In high school, M. was my best friend. We met at the beginning of our 8th grade year, and as a newcomer to the area, I was on the lookout for a companion. Within about three weeks, our friendship was cemented. We were in many of the same classes, we played the same instrument, we lived within a mile of one another, and we had many of the same interests. That’s a pales-in-comparison way of saying we spent at least a chunk of almost every weekend together from eighth grade through our senior year.

We had a number of misadventures in our years together, and though we grew apart a bit during college and fell out of touch for a while in graduate school, these movements punctuated by increasing geographical distance as she went to the East Coast and then to Great Britain, we made little sparkling moments of contact, particularly around food – I sent her a box of Triscuits because she missed American crackers (she was horrified by their saltiness, far more than she remembered), she sent back a box of Maldon sea salt, astounded by its U.S. prices. We weren’t able to attend one another’s weddings, but thanks to the coziness of the internet we can keep an occasional eye on one another, and that feels nice.

The most crucial of our adventures for this post was one chilly afternoon in high school. We were at my house, as was typical, and decided we wanted to bake some cookies. Not chocolate chip this time, though. Plain old sugar cookies. We dug out my Complete Guide to Country Cooking book my nana had sent me when she first learned I was interested in cooking, and went to work.

The problem with sugar cookies is that they have to be rolled out and cut, and that requires workable dough. Our instructions, the same instructions I’m following here, called for the dough to be chilled for at least an hour. But we wanted cookies! We decided it probably wouldn’t require a full hour of chilling. We’d check on it earlier. We may have waited ten minutes. We tried rolling and made a squelchy, horrible mess. Back into the fridge went the dough for maybe another ten minutes. Ad infinitum.

It turns out that when you lug a bowl of dough out of the fridge every few minutes, try and fail to roll it out, and then do the same thing ten minutes later, the butter doesn’t have enough time to harden back up and come to a rollable consistency. I don’t remember exactly what we did with the mess we finally abandoned; it probably went into the trash and we headed up to the computer to entertain ourselves with SimCity or King’s Quest or something. But our handiwork remains both in my mind and on the page bearing that recipe, and it was indelible enough for M. that she coerced a group of her college pals into recreating the cookie-baking episode on VHS (!!) for me as a birthday gift one year.

In graduate school, VV was one of my friends. We weren’t tremendously close, as she entered the program a few years after me and thus circumstances put us at different places in our studies and in our lives, but we always got along, and I remember a lovely afternoon teaching-evaluation-disguised-as-coffee-session during which we chatted about the classroom experience. VV and I, too, stay connected via that simultaneous glory and trash fire that is the internet – her Facebook page gives me a little window into her life and, most importantly to this particular story, another kind of baking: her current adventures in ceramics. Shortly before Valentine’s Day, VV showed off some hearts with inspirational messages she was preparing for the kiln, and being her generous self, offered them up to friends who admired them. A few weeks later, I received a beautiful heart, dark rose in color, with spiraled floral patterns surrounding the encouraging words “Be Brave.”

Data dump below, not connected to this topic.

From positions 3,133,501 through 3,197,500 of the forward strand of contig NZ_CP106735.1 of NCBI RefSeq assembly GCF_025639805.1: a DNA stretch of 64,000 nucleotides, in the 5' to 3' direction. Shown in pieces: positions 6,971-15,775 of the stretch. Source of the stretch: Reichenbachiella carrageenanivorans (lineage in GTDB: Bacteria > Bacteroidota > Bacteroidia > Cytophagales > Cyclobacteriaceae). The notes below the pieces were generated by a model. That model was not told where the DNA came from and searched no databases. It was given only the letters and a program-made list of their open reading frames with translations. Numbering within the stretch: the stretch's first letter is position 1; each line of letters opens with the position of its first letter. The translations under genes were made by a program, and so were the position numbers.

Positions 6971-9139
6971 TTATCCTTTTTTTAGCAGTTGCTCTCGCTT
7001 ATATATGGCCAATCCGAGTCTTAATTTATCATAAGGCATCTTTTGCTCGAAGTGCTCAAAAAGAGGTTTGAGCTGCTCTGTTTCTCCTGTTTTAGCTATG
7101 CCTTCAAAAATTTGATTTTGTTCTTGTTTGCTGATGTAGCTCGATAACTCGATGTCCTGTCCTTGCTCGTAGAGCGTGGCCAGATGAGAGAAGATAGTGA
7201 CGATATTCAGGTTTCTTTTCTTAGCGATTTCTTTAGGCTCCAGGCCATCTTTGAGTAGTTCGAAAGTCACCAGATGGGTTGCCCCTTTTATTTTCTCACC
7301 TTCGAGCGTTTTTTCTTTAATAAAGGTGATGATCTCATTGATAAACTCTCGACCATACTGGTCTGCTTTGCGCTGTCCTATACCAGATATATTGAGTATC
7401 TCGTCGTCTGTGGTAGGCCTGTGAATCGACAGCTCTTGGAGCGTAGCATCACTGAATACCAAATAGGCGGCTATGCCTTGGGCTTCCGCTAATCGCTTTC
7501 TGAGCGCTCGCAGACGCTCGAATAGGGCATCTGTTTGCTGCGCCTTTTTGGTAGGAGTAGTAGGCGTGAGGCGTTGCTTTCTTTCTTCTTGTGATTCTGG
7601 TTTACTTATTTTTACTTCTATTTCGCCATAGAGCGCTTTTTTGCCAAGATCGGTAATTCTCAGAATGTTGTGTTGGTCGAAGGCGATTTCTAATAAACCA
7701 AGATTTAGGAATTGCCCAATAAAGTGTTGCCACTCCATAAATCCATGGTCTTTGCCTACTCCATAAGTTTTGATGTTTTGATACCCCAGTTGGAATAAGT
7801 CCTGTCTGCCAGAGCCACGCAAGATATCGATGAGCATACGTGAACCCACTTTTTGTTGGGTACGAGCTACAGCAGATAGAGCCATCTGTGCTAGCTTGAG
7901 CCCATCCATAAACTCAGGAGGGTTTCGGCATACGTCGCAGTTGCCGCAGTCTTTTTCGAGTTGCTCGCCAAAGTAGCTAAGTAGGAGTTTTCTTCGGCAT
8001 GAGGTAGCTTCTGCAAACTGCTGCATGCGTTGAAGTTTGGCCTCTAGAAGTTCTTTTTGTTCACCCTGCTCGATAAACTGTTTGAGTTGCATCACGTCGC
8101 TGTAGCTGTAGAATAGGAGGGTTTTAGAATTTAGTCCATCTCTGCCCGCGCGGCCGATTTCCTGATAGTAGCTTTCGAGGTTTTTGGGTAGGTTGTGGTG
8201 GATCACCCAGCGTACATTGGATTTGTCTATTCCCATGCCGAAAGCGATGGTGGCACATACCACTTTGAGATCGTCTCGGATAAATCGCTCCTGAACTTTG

VV, then, needed a thank you. And inspired in part by another ceramics project in which she pressed lavender stems into clay to create lovely little garden signs (“Welcome Spring!” “Welcome bees!”) I realized it was time to dig out the old sugar cookie recipe and shake it up a bit with the addition of some culinary lavender and a little lemon zest.

I’m calling this a “small batch” recipe because it only makes about 18-20 cookies, if you use my size suggestion of 2×3 inch rectangles. But I really think, unless you are having a party, that’s enough. Almost two dozen cookies is enough to last a few days: it’s not so much piping that your hand cramps up, the cookies don’t get stale, and you don’t get tired of them. Though if we’re honest, with the sharp lemon and the hint of perfume from the lavender, there’s really no danger of that.

A few notes: the cookies taste a touch on the salty side by themselves, because I wanted to account for the sweetness of the frosting – with 4 cups of powdered sugar at minimum, it has the potential to quickly become overwhelming. If you aren’t frosting these, go ahead and halve the quantity of salt I’ve called for.

I’ve also gone a bit overboard on the decorations – I wanted them to reflect their inspiration, so I crafted little portrait frames and piped my best attempt at lavender onto them. I include an approximation of my method below, but you could opt for flowers of any kind, or birds, bees, butterflies, or whatever you’d like. For filling but also delicate detail piping, the best option for cookies is royal icing. It is reasonably easy to make, you can mix it with different thicknesses – firm enough to hold its shape in detail work, or thin and flowing in what’s called “flood” icing – and it dries rock hard. Since I was sending these through the mail and since I didn’t know how VV would feel about a traditional royal icing’s requirement of raw egg whites, I opted for meringue powder instead, which works near miraculously.

 

Small Batch Lavender Lemon Sugar Cookies